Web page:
2004 Denver Annual Meeting (November 710, 2004)
Paper No. 209-1
Presentation Time: 8:05 AM-8:25 AM

BIMODAL VOLCANISM AND RIFT BASIN DEVELOPMENT IN THE MIDDLE AWASH REGION, ETHIOPIA

HART, William K., Dept. of Geology, Miami Univ, 114 Shideler Hall, Oxford, OH 45056, hartwk@muohio.edu, WOLDEGABRIEL, Giday, Earth Environmental Sciences Division, Los Alamos National Lab, EES-6/MS D462, Los Alamos, NM 87545, RENNE, Paul R., Berkeley Geochronology Ctr/UC Berkeley, 2455 Ridge Road, Berkeley, CA 94709, and WHITE, Tim D., Dept. of Integrative Biology, Univ. of California, 3060 VLSB, Berkeley, CA 94720

The Middle Awash region of Ethiopia is located along a volcanic and tectonic transition zone between the northern sector of the Main Ethiopian Rift and the Afar Rift. It is characterized by a wider rift floor (>100 km) than observed in any other part of the East African Rift south of the Afar Depression and preserves evidence of bimodal effusive and pyroclastic activity over the past 6.5 Ma. These volcanic materials are associated with sediments from numerous fluvio-lacustrine depositional systems and have been utilized to provide absolute age control on abundant vertebrate taxa, including important homind fossils such as Ardipithecus kadabba, Ardipithecus ramidus, Australopithecus afarensis, Australopithecus garhi, Homo erectus, and Homo sapiens idaltu. The combined geologic and fossil evidence suggests that the broad nature of the rift floor and episodic volcanic and tectonic activities confined to different portions of the Middle Awash region created multiple ecological sectors that were inhabited by different species of vertebrate animals during rift evolution.

The 6.5 Ma volcanic record is dominated by distal silicic fallout deposits, some widespread throughout northeast Africa and the adjoining ocean basins, with identified or postulated sources within the Ethiopian volcanic province. Local Middle Awash region sources are responsible for substantial basaltic input, including major effusive activity between 5 to 5.5 Ma and <3.9 Ma and major strombolian and phreatomagmatic activity between 4.2 to 4.4 Ma and 5.5 to 6 Ma. While many of the silicic tephra contain chemically homogenous glass, multiple glass populations suggestive of eruption from zoned magma chambers are commonly observed, particularly in the 4.5, 2.5, and <1 Ma time periods. Moreover, three very distinctive mixed magma explosive eruptions are documented at 3.85, 4.4, and 5.6 Ma. The timing of these eruptions corresponds to hightened regional/local basaltic magmatism, which may in turn be linked to episodes of increased tectonic activity and marginal basin development in the transition region between the northern Main Ethiopian and Afar rifts. We will present a chronostratigraphically controlled geochemical summary of the Middle Awash volcanic record and discuss the primary magmatic and tectonic controls on this volcanism.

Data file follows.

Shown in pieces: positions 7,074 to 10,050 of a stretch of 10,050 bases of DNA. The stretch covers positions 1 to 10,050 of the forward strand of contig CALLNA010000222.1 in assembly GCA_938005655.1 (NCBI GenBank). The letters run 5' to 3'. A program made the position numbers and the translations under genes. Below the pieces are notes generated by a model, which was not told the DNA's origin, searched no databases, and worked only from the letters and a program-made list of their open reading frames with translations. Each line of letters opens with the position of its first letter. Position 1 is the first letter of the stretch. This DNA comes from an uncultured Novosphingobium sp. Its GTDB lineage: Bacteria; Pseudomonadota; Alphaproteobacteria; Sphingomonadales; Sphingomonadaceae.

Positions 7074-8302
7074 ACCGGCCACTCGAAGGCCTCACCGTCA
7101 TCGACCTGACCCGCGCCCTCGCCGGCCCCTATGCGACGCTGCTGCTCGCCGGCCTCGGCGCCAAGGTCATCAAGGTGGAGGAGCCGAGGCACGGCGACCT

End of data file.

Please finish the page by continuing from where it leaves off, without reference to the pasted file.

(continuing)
2004 Denver Annual Meeting (November 710, 2004)
General Information for this Meeting
Session No. 209
Geological Context of Early Humans from Ethiopian Rift Basins
Colorado Convention Center: 102
8:00 AM-12:00 PM, Wednesday, 10 November 2004

Geological Society of America Abstracts with Programs, Vol. 36, No. 5, p. 485

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